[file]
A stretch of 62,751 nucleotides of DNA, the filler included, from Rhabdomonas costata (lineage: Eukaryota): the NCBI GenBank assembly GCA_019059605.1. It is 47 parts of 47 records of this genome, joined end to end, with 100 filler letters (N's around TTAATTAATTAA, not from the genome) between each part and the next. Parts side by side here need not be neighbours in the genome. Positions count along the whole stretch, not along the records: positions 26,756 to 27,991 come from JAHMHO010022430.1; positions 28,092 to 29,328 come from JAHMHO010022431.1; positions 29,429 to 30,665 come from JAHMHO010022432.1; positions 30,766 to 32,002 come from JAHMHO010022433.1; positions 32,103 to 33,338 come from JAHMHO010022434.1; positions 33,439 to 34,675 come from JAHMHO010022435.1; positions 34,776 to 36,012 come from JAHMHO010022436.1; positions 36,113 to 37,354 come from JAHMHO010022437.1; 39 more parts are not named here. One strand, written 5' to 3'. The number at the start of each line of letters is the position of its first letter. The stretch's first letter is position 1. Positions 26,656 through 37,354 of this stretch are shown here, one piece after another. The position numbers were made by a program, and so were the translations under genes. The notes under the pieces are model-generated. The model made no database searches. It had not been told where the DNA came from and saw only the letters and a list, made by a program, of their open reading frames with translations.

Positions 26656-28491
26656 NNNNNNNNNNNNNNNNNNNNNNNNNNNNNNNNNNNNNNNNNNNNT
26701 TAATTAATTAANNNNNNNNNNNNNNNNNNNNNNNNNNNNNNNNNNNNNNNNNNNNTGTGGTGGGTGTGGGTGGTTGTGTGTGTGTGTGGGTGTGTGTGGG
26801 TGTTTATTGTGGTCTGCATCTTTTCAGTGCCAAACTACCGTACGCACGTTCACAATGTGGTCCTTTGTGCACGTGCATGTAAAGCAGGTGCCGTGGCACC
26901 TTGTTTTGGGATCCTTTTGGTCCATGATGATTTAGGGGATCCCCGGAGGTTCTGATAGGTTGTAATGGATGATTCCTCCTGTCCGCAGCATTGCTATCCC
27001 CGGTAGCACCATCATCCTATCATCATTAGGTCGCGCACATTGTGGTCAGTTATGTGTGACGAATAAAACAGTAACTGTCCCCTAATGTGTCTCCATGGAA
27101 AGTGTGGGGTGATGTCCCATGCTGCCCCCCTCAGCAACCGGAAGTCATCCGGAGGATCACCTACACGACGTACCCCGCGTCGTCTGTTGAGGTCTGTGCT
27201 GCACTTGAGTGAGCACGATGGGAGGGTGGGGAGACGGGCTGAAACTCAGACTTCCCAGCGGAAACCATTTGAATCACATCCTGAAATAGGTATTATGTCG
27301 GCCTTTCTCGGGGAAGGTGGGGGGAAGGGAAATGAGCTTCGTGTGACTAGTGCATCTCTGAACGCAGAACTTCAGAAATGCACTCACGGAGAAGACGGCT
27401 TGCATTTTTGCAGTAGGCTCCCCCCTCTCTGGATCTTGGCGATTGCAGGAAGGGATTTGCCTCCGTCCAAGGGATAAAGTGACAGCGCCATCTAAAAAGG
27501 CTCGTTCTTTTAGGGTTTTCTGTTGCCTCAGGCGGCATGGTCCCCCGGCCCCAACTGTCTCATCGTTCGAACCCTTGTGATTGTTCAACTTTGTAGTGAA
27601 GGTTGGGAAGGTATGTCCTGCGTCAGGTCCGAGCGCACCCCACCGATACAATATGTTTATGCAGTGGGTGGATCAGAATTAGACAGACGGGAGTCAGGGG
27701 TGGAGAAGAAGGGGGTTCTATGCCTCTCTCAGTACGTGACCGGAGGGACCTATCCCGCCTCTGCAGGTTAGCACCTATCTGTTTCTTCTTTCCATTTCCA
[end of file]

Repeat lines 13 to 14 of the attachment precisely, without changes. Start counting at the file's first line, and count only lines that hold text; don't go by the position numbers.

27601 GGTTGGGAAGGTATGTCCTGCGTCAGGTCCGAGCGCACCCCACCGATACAATATGTTTATGCAGTGGGTGGATCAGAATTAGACAGACGGGAGTCAGGGG
27701 TGGAGAAGAAGGGGGTTCTATGCCTCTCTCAGTACGTGACCGGAGGGACCTATCCCGCCTCTGCAGGTTAGCACCTATCTGTTTCTTCTTTCCATTTCCA